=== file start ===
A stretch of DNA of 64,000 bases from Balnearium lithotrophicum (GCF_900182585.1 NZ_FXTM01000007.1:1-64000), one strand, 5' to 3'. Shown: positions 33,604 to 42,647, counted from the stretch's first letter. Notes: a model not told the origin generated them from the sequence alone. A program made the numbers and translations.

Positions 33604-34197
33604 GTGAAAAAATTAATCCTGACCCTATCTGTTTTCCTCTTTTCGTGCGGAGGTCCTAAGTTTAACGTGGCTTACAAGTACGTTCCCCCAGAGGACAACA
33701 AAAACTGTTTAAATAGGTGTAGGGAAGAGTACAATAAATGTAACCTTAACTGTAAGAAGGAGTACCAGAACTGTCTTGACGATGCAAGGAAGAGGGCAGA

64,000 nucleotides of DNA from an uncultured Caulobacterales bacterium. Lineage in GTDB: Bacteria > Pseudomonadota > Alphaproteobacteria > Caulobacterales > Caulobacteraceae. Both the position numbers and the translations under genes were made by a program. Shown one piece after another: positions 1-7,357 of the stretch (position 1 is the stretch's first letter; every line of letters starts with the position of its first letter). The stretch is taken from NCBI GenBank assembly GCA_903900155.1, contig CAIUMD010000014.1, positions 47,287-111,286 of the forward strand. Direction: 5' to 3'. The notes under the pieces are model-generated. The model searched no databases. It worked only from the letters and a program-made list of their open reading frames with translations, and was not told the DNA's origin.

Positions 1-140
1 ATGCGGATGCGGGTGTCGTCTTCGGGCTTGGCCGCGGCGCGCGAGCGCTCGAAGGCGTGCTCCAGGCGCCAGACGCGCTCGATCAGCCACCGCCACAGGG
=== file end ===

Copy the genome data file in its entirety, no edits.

A stretch of DNA of 64,000 bases from Balnearium lithotrophicum (GCF_900182585.1 NZ_FXTM01000007.1:1-64000), one strand, 5' to 3'. Shown: positions 33,604 to 42,647, counted from the stretch's first letter. Notes: a model not told the origin generated them from the sequence alone. A program made the numbers and translations.

Positions 33604-34197
33604 GTGAAAAAATTAATCCTGACCCTATCTGTTTTCCTCTTTTCGTGCGGAGGTCCTAAGTTTAACGTGGCTTACAAGTACGTTCCCCCAGAGGACAACA
33701 AAAACTGTTTAAATAGGTGTAGGGAAGAGTACAATAAATGTAACCTTAACTGTAAGAAGGAGTACCAGAACTGTCTTGACGATGCAAGGAAGAGGGCAGA

64,000 nucleotides of DNA from an uncultured Caulobacterales bacterium. Lineage in GTDB: Bacteria > Pseudomonadota > Alphaproteobacteria > Caulobacterales > Caulobacteraceae. Both the position numbers and the translations under genes were made by a program. Shown one piece after another: positions 1-7,357 of the stretch (position 1 is the stretch's first letter; every line of letters starts with the position of its first letter). The stretch is taken from NCBI GenBank assembly GCA_903900155.1, contig CAIUMD010000014.1, positions 47,287-111,286 of the forward strand. Direction: 5' to 3'. The notes under the pieces are model-generated. The model searched no databases. It worked only from the letters and a program-made list of their open reading frames with translations, and was not told the DNA's origin.

Positions 1-140
1 ATGCGGATGCGGGTGTCGTCTTCGGGCTTGGCCGCGGCGCGCGAGCGCTCGAAGGCGTGCTCCAGGCGCCAGACGCGCTCGATCAGCCACCGCCACAGGG